Are you wondering if you can remove peel and stick wallpaper? Will it damage your paint? Your walls? How hard is it to remove the wallpaper? Read on for my experience.
The cactus peel and stick wallpaper came down last week.
I liked this wallpaper. So, why?
We had water damage in our home over the winter of 2018. We had to replace the trim piece around the floor, and when removing the trim, the bottom part of some portions of the wallpaper were damaged. Two of the pieces were wrinkled, bubbled, and peeling off.
I am pretty certain this did not have anything to do with the integrity of the wallpaper. It was likely damaged by the way the trim was taken off. I moved the bed in front of the wrinkled wallpaper and tried to forget about it for the time being.
Still…. it bothered me that it was there. I knew the paper was peeling behind the bed, even if nobody else knew.
Update: Here is the refresh of his room with two tone paint all finished!
The damage to the wallpaper was on two pieces, so I did consider replacing just those pieces. However, this wallpaper came as a mural and I didn’t know if that was even possible. And although I liked the cactus wall, but sometimes, this room was jarring when compared to the rest of our home.
It wasn’t cohesive and that bothered me.
It was time to remove the peel and stick wallpaper!
How To Remove Peel And Stick Wallpaper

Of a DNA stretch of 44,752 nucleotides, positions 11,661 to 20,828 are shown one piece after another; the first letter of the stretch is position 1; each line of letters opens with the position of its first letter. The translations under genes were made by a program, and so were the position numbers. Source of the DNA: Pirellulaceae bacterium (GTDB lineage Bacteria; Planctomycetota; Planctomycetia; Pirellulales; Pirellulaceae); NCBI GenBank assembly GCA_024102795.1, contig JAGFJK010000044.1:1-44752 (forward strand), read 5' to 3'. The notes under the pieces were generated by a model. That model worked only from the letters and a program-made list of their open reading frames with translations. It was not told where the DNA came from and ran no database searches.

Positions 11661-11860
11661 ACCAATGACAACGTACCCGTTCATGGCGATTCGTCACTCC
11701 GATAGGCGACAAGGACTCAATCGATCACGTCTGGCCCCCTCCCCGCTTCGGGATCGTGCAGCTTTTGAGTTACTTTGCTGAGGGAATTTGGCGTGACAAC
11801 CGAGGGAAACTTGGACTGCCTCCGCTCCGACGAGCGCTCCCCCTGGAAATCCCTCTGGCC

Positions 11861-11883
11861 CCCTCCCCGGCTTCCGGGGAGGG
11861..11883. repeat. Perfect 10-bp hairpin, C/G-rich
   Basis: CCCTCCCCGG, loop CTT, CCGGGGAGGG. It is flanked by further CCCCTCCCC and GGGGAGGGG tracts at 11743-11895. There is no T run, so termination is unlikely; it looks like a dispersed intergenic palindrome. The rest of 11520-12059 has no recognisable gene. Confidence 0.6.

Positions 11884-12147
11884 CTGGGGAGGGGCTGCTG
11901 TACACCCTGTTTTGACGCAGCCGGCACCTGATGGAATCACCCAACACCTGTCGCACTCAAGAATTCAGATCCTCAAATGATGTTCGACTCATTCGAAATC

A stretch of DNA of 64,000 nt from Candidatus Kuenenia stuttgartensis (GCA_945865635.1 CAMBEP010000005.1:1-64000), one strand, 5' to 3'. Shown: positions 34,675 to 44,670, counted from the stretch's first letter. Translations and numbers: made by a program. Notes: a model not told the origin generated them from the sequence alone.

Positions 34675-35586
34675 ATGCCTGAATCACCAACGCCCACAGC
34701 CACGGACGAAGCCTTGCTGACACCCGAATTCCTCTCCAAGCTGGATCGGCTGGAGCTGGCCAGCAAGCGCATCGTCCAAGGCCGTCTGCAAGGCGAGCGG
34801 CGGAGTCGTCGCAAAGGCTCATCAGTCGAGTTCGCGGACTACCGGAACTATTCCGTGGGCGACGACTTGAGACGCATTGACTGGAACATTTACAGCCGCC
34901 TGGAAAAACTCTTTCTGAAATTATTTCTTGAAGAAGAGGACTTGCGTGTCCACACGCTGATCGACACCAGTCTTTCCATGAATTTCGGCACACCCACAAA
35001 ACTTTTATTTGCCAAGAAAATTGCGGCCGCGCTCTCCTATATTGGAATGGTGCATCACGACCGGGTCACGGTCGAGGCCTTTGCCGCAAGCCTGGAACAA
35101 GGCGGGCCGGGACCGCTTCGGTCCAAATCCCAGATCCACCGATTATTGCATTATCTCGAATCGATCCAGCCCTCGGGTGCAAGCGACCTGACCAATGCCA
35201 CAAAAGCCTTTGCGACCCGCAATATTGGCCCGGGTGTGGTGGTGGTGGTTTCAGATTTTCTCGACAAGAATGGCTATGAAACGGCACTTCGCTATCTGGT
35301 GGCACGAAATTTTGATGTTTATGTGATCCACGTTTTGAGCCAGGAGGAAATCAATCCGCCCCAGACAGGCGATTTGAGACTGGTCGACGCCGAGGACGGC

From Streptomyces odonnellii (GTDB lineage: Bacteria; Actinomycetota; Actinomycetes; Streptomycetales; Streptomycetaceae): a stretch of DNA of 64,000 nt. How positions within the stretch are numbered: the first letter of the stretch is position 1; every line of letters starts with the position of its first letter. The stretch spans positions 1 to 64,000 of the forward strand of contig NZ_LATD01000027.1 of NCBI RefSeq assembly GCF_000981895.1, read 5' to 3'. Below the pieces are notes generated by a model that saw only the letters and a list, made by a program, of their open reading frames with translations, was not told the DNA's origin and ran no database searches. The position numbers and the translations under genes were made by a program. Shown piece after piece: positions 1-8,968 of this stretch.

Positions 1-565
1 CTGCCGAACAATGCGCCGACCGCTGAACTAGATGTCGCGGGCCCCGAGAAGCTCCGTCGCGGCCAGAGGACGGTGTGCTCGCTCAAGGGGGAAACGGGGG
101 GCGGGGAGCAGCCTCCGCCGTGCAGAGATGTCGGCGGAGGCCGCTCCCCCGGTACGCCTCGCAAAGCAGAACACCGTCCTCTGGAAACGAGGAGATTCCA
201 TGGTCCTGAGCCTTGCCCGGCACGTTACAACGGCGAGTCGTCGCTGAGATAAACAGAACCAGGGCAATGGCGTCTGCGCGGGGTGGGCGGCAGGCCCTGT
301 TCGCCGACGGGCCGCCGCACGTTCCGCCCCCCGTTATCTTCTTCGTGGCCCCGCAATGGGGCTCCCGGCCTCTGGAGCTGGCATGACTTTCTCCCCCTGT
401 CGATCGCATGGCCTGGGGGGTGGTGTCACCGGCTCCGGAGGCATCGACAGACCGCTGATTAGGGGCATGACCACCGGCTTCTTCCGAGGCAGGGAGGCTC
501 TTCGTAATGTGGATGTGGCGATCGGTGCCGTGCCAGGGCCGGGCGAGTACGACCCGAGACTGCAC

If you are curious if peel and stick wallpaper damages paint and how the wallpaper looks when it comes off, this is my experience:
The first piece was great. The second piece: Not ideal.
I started very slowly, peeling from the top down. The first pieces came off clean. After the second piece I saw drywall and paint pieces coming up. The drywall made me nervous. So I tried starting at the bottom and went up, slowly peeling it up towards the ceiling. That worked for a bit, and then it pulled the drywall and paint again. So I’m not sure that the direction you pull in matters.
So, back to your question. Does removable wallpaper damage paint? Sometimes, it can.
All this to say, if you’re going to put on removable wallpaper, be okay with the fact that you may have to paint the wall after you take down the wallpaper. It’s not a gurantee- after all, half of my pieces came off with no damage!
don’t know exactly why some pieces peeled off the wall and paint and why other pieces didn’t. This wallpaper in Leo’s bedroom was on the wall less than a year.
You can see it’s not disastrous. I will still happily use this again in the future, even if when I remove peel and stick wallpaper it nicks up the walls just a little. The damage to these walls is something I can repair myself for maybe $20 in supplies, and I have the same paint on hand. You just need to have the time and the patience for dealing with that.
The next weekend I patched this up, and decided to go in the opposite direction of a focal wall. I wanted two tone painted walls! I had my painter paint the top half Sherwin Williams Extra White. (See more about extra white in my home here).
The bottom got a fresh coat of the same color – Sherwin Williams Ice Cube. I snapped a quick picture of how the room looks currently – without art or anything up on the walls yet, just unstaged but already a breath of fresh air!
Click below on the link to see his updated room! I have been showing the process over on my Instagram stories about arranging the furniture in here and we are just about done!
Pin now, save for later!
If you are going to remove peel and stick wallpaper, my only advice is to go slow and steady, and hope for the best. I hope this post helps!
Now go see his finished room two tone paint, here!